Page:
Public officials don’t have to like Florida’s open-government laws. But they do have to respect and obey them.
Unfortunately, in two recent instances local officials treated the state’s Sunshine Law like it was a speed limit.
The Halifax Area Advertising Authority Board was forced to have a do-over on approving a 4 percent pay raise for Executive Director Tom Caradonio. The board OK’d the increase at its Nov. 17 meeting, but the decision was based on an Oct. 21 meeting of its Human Resources Advisory Committee, where board members discussed Caradonio’s job performance. However, the October meeting was never publicly advertised, nor were there minutes taken of it. Those are violations of the Sunshine Law.
That doesn’t mean Caradonio won’t get his raise. It simply means the committee will have to hold a new evaluation meeting that is properly noticed and recorded. It undoubtedly will be pro forma, ensuring only that the appropriate letters are crossed and dotted to comply with the law. But it’s important that the law is followed.
HAAA Board Chairwoman Blaine Lansberry had the right attitude about it. She said that although it was the first time during her tenure that she could recall violating the Sunshine Law, “That doesn’t excuse it. It just means we need to get it fixed.” She said HAAA staff has been reminded of Sunshine law requirements for public meetings. Kudos to her.
Contrast that with Caradonio’s response, which was to grouse that The News-Journal’s coverage of the violation was “ludicrous” and “much ado about nothing.” He said he and his staff weren’t trying to hide anything.
No one has accused them of nefarious motives. But neither does that matter. A violation of the Sunshine Law, even one born of carelessness, is relevant and newsworthy. The statutes protect the public’s right to know how its time and money are being spent, no matter how big or small the expenditure. (And a 4 percent raise for the top person in a public organization is not insignificant.) When the public is denied access and knowledge, it can’t hold officials accountable for their actions.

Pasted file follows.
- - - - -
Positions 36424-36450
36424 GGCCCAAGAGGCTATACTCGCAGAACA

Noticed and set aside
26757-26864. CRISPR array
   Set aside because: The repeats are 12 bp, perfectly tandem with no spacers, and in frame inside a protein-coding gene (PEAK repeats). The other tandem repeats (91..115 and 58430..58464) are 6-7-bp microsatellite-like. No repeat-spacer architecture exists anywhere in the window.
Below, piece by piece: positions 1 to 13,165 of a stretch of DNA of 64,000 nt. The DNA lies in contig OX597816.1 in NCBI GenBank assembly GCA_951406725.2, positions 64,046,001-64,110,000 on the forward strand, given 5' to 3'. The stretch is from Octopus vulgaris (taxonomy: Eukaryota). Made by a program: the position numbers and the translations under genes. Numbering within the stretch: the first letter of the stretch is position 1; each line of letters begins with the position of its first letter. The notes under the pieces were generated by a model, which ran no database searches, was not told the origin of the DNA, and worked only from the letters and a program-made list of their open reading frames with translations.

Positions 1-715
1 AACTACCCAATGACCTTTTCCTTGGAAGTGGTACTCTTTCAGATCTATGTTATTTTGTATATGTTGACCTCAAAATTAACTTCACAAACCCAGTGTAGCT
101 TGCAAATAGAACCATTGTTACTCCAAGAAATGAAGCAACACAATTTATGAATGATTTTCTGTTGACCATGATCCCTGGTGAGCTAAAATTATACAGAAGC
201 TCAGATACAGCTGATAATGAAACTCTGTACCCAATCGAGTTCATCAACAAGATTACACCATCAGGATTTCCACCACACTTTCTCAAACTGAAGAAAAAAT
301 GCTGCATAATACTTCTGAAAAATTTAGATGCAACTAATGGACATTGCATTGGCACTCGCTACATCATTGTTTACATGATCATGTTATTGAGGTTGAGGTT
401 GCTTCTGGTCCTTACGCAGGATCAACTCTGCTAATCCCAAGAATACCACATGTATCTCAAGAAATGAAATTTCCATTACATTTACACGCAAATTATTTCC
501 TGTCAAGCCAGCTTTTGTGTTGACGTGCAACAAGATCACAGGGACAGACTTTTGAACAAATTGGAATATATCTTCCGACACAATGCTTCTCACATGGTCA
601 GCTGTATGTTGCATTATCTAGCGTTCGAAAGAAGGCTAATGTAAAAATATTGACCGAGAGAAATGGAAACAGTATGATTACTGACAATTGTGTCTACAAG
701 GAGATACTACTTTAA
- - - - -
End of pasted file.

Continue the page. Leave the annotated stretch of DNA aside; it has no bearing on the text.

Government can’t pick and choose which Sunshine Law it considers important and brush off those it considers trivial. Nor should it consider the laws an obstacle, which is what DeBary Mayor Clint Johnson suggested recently.
Johnson has run afoul of the public records laws for setting up a “Mayor’s Mailbox” in a shopping center to accept citizen feedback — and then initially declining to share the results. However, he also scheduled one-on-one meetings with council members that were in the sunshine: They were held in a conference room in City Hall and open to the public.
Johnson recently complained to The News-Journal’s Austin Fuller that the Sunshine Law is “so vague and misinterpreted that it creates problems, it creates division.” He said it prevents council members from working together as a team because “we can’t go out and meet for a dinner once and a while and just hang out and get to know each other on a personal level and have fun.”
Actually, the law is pretty clear; it’s not hard to comply with. It ensures that the public’s business is conducted in the open, not behind closed doors or in a casual setting. Many government bodies function reasonably well within its confines. Most don’t blame public oversight for their shortcomings.
Officials should remember that their chosen field of public service includes a responsibility to obey the laws that protect the public interest.